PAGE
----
Politicians aren’t the problem. Campaign strategists aren’t the problem. We’re not the problem. But there sure is a problem. The Ides of March asks us WTF is going on here.
The coming election year makes me feel sick at heart. I don’t look forward to all the mudslinging and the griping and the soundbites and the bumper-sticker-puns-that-don’t-mean-anything. In fact, I sort of wish I could just pretend like it’s not happening at all and focus instead on my much less draining Netflix queue. I know that’s sooooo civically irresponsible and that I should be seriously ashamed of myself, but as political reporter Ida Horowicz (played by Marisa Tomei) says in The Ides of March, will the outcome actually affect my day-to-day life?
George Clooney’s new political drama asks this and more of an America that, like me, is weary of an election before it’s even begun. Is any one candidate ever perfect? How much of all of it is just marketing that’s carefully calculated by teams of professionals whose sole job is to turn the tide of an election by selling their human product to the masses. But then what? What do those campaigners do? Do they have lives beyond that? Does any of this actually mean anything?
Governor Mike Morris (played by Cloonz) is an obvious Obama figure, complete with posters that are almost laughably identical to Shepard Fairey’s iconic 2008 pieces. Weathered campaigner Paul Zara (Philip Seymour Hoffman) is doing what he’s been hired to do, but his direct report, RYAN GOSLING…sorry, hrm, Stephen Meyers (played by just some run-of-the-mill dude whose name I can barely recall) has some real emotions about his chosen candidate. He thinks Morris is the real deal, the guy that can really make a change. He’s impressed with his integrity, his unwillingness to make deals, his refreshing and honest candor with the people. When the other Democratic candidate’s campaign manager tries to poach Stephen, he refuses. He likes his guy, and there he’ll stay.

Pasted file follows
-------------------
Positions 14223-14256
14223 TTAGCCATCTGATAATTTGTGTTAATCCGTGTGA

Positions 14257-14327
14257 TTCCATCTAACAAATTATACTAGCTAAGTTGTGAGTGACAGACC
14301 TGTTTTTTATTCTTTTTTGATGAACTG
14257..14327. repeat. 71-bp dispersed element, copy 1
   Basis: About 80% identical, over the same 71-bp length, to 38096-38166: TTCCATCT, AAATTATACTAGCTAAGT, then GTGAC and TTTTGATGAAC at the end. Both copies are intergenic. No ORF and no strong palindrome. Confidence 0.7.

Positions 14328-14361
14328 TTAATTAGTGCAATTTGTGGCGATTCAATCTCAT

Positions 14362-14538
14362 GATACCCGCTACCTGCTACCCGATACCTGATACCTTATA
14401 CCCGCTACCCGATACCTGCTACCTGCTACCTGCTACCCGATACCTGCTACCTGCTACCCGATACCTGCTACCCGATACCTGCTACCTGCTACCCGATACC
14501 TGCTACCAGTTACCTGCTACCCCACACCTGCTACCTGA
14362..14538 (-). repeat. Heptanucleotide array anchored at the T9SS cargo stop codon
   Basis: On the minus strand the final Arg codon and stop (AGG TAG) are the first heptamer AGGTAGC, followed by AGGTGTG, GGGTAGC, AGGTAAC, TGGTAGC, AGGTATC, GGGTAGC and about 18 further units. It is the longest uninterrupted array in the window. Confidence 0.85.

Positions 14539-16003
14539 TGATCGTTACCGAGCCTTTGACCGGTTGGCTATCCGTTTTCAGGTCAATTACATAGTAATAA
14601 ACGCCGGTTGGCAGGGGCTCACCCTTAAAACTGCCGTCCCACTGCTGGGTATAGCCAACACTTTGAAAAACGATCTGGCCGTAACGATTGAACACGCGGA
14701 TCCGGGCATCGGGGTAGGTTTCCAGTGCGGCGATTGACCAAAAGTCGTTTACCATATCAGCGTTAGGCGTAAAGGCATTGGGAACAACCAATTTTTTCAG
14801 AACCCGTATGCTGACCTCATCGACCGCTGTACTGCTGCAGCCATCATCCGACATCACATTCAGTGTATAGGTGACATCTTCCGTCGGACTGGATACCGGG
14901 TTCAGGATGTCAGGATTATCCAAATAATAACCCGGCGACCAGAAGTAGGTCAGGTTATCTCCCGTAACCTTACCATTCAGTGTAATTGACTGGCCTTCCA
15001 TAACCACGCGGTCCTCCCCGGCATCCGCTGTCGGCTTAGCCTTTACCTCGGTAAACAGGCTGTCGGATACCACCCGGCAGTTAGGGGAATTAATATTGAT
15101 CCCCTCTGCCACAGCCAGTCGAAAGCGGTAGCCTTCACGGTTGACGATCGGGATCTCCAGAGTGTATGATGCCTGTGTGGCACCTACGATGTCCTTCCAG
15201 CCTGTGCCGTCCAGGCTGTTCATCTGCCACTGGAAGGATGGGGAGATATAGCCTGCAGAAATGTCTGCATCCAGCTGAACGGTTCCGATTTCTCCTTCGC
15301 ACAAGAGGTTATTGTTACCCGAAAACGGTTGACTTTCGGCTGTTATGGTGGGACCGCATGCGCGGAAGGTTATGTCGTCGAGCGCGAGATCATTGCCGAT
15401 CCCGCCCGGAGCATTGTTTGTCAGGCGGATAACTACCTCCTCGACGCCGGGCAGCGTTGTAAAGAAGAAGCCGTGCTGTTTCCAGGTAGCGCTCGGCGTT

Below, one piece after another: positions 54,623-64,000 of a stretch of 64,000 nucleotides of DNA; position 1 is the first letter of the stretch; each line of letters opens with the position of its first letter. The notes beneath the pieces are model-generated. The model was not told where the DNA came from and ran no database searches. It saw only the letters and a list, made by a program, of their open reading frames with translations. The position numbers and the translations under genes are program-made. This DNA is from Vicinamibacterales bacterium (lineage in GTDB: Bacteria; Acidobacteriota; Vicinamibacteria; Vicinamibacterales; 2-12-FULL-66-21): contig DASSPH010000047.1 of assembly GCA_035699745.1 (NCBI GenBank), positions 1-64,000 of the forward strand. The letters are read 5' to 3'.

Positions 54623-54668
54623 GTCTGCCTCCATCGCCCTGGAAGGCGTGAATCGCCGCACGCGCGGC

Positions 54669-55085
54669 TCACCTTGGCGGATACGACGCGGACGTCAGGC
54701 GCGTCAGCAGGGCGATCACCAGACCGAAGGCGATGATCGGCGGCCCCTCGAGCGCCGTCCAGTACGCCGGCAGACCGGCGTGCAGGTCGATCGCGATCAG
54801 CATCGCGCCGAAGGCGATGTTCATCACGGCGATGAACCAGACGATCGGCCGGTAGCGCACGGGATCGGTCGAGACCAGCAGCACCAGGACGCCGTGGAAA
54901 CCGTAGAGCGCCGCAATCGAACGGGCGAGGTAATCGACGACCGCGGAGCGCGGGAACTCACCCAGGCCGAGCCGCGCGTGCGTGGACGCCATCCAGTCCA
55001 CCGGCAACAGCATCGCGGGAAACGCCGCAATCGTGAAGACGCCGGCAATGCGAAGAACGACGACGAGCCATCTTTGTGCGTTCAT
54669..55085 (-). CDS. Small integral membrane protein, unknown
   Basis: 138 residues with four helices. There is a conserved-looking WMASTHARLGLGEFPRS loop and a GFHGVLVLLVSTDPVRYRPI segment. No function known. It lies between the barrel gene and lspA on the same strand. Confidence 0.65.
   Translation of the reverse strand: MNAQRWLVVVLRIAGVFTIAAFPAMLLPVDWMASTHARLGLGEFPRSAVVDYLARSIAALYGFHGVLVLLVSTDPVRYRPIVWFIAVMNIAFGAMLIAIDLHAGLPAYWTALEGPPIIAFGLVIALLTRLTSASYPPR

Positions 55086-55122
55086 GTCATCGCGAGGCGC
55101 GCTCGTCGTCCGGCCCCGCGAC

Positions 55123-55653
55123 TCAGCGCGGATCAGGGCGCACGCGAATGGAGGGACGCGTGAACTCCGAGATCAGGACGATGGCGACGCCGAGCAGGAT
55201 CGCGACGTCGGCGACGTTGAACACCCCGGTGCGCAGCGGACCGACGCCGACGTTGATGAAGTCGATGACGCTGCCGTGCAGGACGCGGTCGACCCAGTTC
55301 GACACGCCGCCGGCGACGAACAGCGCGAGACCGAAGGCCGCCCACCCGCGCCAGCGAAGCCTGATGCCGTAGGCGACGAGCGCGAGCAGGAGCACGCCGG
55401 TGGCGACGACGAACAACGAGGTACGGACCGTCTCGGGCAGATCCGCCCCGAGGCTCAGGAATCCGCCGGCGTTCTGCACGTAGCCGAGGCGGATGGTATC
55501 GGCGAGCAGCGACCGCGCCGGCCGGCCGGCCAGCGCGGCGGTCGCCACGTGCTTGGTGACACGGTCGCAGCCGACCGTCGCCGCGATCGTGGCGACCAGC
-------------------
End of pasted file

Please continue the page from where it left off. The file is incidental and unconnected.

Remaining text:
Stephen isn’t exactly wide-eyed and naive. He’s worked on a ton of campaigns, he assures us, but the Governor is unlike any politician he’s ever seen. Combined with a couple of episodes that prove Morris’s stand-up-guy-ness, Stephen’s zeal has us pretty much convinced. So it’s a huge blow to both of us when Morris turns out to be less than perfect.
Slowly, things start to crumble for Stephen, as he struggles with betrayal, disillusionment, and fear all at once. The extra-adorable Gosling does something genius with his face over the course of the film’s scant 101 minutes. By the end, you realize you’ve seen him go from staunch loyalist to stonefaced force of nature without ever seeing him totally lose his shit. It’s just something he does with his eyes, and I know this because I stare intently at them much of the time.
Call me crazy, but I feel Cloonz was miscast as the can-do, change-agent that is Morris. I’m surprised at myself. I thought that when the inevitable happens and he actually runs for our real-life president one day, I’d be first at the polls. But playing a candidate who’s supposed to be America’s Savior just didn’t work for him. He’s too sardonic, too cynical. Sure, he’s charming. He practically invented charm. But he just doesn’t have any of Obama’s earnestness. It was difficult and disappointing to imagine Clooney’s Morris doing the Bad Thing that he did, but it would be downright shocking to find Obama in the same boat.
I was fascinated by The Ides of March and how it so directly reinforced my desire to pretend like next year isn’t happening. The film doesn’t offer a solution to America’s political disfunction or even really surprise with any big exposés of the campaign process, but it does challenge some of us to reconsider dividing everything into simple, elegant reds and blues.